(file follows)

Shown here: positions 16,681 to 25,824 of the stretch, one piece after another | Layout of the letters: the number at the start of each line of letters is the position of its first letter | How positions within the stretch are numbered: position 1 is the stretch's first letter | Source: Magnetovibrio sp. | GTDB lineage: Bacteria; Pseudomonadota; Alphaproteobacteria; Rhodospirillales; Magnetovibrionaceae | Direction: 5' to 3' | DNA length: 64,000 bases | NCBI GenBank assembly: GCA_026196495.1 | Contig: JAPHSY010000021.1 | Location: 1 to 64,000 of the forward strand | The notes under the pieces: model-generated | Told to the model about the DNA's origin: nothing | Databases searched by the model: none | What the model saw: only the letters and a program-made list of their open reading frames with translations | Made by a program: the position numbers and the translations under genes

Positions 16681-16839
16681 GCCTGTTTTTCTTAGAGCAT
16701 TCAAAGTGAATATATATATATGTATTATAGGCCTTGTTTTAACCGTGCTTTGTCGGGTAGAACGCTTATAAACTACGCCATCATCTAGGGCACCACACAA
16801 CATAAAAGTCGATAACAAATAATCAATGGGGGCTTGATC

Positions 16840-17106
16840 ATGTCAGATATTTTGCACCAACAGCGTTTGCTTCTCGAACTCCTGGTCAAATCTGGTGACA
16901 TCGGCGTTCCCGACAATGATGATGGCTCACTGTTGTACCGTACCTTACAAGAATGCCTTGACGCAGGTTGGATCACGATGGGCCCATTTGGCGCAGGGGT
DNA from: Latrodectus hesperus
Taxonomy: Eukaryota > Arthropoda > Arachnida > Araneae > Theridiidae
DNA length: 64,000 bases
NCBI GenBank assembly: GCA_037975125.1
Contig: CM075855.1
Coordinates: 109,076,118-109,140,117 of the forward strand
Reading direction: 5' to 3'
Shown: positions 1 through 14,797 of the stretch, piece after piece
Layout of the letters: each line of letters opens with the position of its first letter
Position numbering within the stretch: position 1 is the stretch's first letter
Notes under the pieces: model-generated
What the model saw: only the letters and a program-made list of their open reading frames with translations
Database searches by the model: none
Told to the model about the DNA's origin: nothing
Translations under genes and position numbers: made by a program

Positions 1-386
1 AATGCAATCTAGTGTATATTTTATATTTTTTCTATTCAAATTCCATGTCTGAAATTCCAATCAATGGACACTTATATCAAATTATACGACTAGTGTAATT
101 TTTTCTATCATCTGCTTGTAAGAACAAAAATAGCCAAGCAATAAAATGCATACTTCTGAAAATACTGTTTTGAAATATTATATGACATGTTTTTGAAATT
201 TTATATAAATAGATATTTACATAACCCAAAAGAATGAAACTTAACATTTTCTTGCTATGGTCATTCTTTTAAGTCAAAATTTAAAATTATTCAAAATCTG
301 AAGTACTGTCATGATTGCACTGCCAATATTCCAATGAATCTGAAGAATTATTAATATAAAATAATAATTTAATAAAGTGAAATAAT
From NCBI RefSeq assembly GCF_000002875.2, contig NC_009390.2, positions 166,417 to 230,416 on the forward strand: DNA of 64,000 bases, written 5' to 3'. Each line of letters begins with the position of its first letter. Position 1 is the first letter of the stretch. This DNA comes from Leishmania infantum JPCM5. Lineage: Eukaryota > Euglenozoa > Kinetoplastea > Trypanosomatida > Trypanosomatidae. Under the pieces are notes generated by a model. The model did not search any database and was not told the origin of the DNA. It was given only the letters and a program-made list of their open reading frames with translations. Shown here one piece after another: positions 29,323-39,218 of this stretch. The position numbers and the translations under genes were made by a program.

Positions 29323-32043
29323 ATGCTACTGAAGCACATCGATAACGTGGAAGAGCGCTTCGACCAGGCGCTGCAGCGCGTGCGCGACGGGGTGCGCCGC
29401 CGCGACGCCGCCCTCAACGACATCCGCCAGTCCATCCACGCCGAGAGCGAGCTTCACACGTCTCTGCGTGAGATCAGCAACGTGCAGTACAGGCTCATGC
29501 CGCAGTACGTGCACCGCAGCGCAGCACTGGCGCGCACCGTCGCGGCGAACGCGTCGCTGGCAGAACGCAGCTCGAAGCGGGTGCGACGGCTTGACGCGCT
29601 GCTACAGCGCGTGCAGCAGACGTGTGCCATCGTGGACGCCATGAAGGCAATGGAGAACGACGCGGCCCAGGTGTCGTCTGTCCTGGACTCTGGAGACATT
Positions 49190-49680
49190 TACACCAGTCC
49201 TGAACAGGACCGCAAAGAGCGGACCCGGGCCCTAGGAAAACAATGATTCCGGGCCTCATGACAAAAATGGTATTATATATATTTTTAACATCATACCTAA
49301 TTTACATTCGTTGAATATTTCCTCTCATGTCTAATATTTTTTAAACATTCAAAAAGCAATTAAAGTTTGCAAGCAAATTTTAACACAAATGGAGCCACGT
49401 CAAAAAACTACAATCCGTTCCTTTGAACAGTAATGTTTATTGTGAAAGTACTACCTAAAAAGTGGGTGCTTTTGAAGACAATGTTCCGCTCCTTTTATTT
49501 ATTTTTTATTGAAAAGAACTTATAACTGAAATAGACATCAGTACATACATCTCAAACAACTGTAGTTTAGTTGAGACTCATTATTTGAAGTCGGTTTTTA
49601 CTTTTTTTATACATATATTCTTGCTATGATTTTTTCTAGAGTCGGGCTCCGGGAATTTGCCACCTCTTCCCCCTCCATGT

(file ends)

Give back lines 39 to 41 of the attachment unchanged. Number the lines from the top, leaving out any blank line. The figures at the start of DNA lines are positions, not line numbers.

49401 CAAAAAACTACAATCCGTTCCTTTGAACAGTAATGTTTATTGTGAAAGTACTACCTAAAAAGTGGGTGCTTTTGAAGACAATGTTCCGCTCCTTTTATTT
49501 ATTTTTTATTGAAAAGAACTTATAACTGAAATAGACATCAGTACATACATCTCAAACAACTGTAGTTTAGTTGAGACTCATTATTTGAAGTCGGTTTTTA
49601 CTTTTTTTATACATATATTCTTGCTATGATTTTTTCTAGAGTCGGGCTCCGGGAATTTGCCACCTCTTCCCCCTCCATGT